Despite the fact that the Maghreb countries constitute one region that is culturally, geographically and historically integrated, they have largely failed to achieve ‘functional integration’ particularly at the political and economic cooperation level. The “non-Maghreb” is a term coined by some experts referring to the enduring phenomenon of the Maghreb countries’ failure to boost their economic cooperation. But it would be rather short-sighted to analyze the benefits of regionalization purely in terms of economic integration – instead, we need to also consider the role of regional arrangements and agencies in the prevention of intra-state conflicts and, more generally, their positive influence on the maintenance of regional and international peace and security.
The vision of a common market composed of the Maghreb countries set out in 1989 in the Founding Treaty of the Arab Maghreb Union seems to have largely faded away with the turbulent events and socio-political changes in the region. Even though the Maghreb nations agreed in December 2010 to create the Maghreb Free Trade Area (due to be launched in 2011), the implementation details remain up in the air. The project has been hampered by various political and economic obstacles, the most significant and divisive possibly being disagreements between Morocco and Algeria regarding, among others, the issue of Western Sahara. The regional governments are far from taking a pragmatic approach towards economic integration that would attract foreign investment and initiate new opportunities in global markets.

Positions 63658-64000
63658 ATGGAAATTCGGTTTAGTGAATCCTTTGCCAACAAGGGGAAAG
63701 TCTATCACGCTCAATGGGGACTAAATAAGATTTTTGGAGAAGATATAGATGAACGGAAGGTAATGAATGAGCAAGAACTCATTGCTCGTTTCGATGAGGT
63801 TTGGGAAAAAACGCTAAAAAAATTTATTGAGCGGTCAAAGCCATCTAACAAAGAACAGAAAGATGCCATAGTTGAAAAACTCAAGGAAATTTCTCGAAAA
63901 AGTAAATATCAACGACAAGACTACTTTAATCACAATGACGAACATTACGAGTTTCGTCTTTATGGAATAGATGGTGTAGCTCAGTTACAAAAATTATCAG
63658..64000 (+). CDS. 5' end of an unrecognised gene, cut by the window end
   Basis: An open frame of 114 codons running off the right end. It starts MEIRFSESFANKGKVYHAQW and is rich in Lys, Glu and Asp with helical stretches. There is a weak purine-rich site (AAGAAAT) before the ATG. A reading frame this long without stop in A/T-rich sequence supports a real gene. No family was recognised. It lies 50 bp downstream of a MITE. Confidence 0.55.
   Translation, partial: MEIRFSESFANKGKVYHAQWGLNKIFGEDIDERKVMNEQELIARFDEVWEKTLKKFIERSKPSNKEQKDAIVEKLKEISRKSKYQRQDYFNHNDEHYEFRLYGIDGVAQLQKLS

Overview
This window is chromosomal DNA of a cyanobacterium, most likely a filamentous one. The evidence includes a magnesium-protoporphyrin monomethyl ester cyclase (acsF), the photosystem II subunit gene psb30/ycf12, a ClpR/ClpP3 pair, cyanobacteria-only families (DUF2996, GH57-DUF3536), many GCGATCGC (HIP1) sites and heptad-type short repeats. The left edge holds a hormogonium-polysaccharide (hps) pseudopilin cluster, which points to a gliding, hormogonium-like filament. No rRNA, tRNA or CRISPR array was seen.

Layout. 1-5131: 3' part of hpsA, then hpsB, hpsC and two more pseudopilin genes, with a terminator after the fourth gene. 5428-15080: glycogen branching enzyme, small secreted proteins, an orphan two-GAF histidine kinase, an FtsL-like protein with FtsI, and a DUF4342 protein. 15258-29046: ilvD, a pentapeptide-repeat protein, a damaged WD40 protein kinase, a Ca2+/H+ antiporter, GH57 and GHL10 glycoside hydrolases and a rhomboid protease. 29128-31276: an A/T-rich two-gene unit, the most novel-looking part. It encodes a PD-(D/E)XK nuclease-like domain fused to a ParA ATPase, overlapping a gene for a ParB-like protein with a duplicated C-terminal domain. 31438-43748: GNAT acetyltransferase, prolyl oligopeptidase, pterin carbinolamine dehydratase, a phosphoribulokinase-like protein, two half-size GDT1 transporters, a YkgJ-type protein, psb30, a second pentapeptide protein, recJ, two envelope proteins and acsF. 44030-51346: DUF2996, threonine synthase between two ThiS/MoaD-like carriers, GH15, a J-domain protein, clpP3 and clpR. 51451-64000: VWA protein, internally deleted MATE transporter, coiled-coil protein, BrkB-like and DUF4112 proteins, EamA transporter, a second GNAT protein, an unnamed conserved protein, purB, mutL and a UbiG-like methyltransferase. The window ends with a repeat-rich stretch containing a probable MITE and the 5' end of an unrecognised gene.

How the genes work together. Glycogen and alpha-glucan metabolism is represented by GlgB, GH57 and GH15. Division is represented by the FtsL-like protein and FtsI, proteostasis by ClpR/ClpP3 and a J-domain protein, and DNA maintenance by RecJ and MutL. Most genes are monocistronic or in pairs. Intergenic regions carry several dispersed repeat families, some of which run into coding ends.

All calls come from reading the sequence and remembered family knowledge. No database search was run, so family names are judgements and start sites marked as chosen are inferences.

And while the integration processes in the Maghreb have been largely modelled on and inspired by the European Union, the region’s leaders may also look for some lessons from other successful regional integrations further afield – notably from ASEAN in Southeast Asia. The key political objective in Europe has been to weaken the role of nation states and put in place a set of supranational institutions. In contrast, Arab countries have always resorted to an intergovernmental approach to integration which reflected the reluctance of Arab leaders to transfer sovereignty to supranational bodies. Importantly, it is this key underlying principle that the Arab Maghreb Union (AMU) shares with the Association of Southeast Asian Nations (ASEAN).
Political considerations have always played and continue to play an important role in both driving and constraining regional integration processes. Unlike in Europe, where Brussels has sought to encroach on the power of nation-states, originally, to prevent another major armed conflict involving Germany and France, the raison d’être for the establishment of both ASEAN and also the AMU was, to a great degree, to preserve the power and protect sovereignty of the individual member states. In the ASEAN’s case, the underlying political consideration behind the grouping’s establishment in 1967 was the idea that by instigating the habit of co-operation, the Southeast Asian countries would overcome their internal rivalries in the face of a common communist external threat to their security.